Boomtown! The Norman Conquests - Stephen Mangan Interview
Meeting Stephen Mangan, who plays Norman in THE NORMAN CONQUESTS.
Added: 2 years ago
[the scene opens with black-and-white footage of crowds gathering on Broadway, as old-timey music plays in the background]
ANNOUNCER: The biggest news in town is what's happening on the Great White Way! With new shows galore and a cavalcade of stars descending on Gotham, Broadway is Boomtown!
[cut to a closeup of a marquee for "The Norman Conquests"]
ANNOUNCER: A trio of comedies are even better as one!
[cut to actor Stephen Mangan, as he turns and looks at the camera]
ANNOUNCER: We met Stephen Mangan, star of "The Norman Conquests!" Three plays in one? Fill us in!
STEPHEN: "The Norman Conquests" is a trilogy of plays ... um, very very cleverly constructed. There's three plays, all set in the same weekend at an English countryhouse. So the action is the same, but viewed differently in each play. So, one play is set entirely in the living room, one play is set entirely in the dining room, and one in the garden.
[cut to another shot of Stephen speaking directly to the camera]
STEPHEN: These characters leave one play, leave the dining room in one play, and go into the living room and then you see them in the living room come in from the dining room in the next play. And it all fits together, and some jokes only work if you've seen all the plays, so you know why they've come into the room and what they're doing.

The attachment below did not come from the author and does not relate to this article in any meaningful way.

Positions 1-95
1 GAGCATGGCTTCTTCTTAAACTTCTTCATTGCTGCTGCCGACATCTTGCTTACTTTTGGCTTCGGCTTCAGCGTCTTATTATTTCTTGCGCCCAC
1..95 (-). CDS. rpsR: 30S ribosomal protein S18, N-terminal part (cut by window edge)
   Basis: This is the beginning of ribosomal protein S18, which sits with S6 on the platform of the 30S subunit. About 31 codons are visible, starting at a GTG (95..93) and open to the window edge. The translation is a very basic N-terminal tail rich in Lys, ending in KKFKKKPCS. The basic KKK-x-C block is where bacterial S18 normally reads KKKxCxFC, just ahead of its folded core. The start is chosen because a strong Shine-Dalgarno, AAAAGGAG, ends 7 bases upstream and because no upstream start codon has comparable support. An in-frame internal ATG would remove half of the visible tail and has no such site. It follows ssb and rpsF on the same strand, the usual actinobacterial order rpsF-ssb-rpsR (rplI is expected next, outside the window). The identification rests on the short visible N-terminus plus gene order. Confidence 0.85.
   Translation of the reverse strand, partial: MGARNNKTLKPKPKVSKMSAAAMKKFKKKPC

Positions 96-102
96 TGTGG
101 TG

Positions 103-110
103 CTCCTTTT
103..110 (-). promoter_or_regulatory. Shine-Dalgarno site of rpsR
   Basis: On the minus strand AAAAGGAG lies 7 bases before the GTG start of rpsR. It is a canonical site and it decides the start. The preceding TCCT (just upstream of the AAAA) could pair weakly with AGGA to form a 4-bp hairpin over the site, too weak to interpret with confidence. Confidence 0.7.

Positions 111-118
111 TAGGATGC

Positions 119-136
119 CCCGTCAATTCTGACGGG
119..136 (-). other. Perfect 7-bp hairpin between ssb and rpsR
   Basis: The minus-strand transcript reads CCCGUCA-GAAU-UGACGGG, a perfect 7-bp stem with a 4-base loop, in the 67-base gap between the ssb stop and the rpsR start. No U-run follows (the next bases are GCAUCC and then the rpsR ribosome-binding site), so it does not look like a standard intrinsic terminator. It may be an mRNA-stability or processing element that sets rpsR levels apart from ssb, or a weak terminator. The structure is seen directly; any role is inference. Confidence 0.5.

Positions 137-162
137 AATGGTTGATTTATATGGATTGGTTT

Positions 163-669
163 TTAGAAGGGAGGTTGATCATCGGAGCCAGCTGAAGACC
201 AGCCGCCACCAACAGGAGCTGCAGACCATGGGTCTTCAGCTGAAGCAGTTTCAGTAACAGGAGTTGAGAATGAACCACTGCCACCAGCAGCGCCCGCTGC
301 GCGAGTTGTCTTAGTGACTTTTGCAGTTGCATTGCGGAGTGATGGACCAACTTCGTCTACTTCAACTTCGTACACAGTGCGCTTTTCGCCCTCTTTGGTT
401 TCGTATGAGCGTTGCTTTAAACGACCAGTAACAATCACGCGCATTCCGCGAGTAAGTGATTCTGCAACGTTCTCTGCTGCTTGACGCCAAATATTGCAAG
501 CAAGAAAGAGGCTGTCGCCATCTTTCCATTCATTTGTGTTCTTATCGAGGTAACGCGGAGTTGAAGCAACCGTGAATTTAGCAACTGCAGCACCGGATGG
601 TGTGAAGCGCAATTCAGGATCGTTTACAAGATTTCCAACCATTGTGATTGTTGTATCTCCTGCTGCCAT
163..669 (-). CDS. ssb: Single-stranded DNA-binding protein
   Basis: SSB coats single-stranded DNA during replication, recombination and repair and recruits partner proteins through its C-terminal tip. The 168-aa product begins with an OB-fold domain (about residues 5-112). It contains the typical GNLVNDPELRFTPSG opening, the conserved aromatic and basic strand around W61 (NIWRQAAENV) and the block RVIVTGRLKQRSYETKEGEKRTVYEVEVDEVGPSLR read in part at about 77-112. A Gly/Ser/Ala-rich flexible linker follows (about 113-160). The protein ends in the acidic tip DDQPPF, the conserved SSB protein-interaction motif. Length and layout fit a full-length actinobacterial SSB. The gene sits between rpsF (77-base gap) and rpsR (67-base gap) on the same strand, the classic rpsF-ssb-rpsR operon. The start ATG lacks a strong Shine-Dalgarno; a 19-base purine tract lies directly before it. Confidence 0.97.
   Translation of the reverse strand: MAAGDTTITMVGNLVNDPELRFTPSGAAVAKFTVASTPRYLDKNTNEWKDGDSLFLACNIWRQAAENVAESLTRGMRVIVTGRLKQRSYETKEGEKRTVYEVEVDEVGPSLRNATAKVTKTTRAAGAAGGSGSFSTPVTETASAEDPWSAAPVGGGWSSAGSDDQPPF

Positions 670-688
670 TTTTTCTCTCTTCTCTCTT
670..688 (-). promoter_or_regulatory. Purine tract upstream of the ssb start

ANNOUNCER: And who do you play?
STEPHEN: I play Norman, who is a librarian. He's exuberant, he's energetic, he's libidinous ... He's, uh, he's like a randy Tigger.
[cut to another shot of Stephen speaking directly to the camera]
STEPHEN: He's desperate to seduce all the women in the play. The women in the play are his wife, his wife's sister, and his wife's sister-in-law. Uh, so the fact that he's after them all creates a lot of fireworks.
ANNOUNCER: Comedic fireworks! Speaking of funny, let's talk about your hair!
STEPHEN: Yes, well, the play's set in 1973 ... Uh, I have sacrificed myself to grow hair out of every available pore of my body. Uh, and this is the result! I think, uh, I think a job in the Bee Gees is coming my way.
ANNOUNCER: But, it's not just a gut buster, is it?
STEPHEN: The play is a comedy, and it's one of the best comedies we've produced in Britain. It's astonishing, it's ... but what makes it so successful, I think, as a piece is that it is funny and the laughs are effortless, but there's a depth to it. There's humanity to it. I mean, it's been compared to some of Chekhov's work, which is obviously a huge accolade. But, um, I think it's justified.
ANNOUNCER: So, what's the best reason to see "The Norman Conquests?"
STEPHEN: You get to see me in the smallest pair of shorts man has ever invented ... and by the time you get to see it, I might've grown some more hair! So, what more can I say?
[cut back to the marquee]
ANNOUNCER: See "The Norman Conquests" at the Circle in the Square Theatre!
The Norman Conquests is a trilogy of plays written in 1973 by Alan Ayckbourn. The small scale of the drama is typical of Ayckbourn. There are only six characters, namely Norman, his wife Ruth, her brother Reg and his wife Sarah, Ruth's sister Annie, and Tom, Annie's next-door-neighbour. The plays are at times wildly comic, and at times poignant in their portrayals of the relationships among six characters.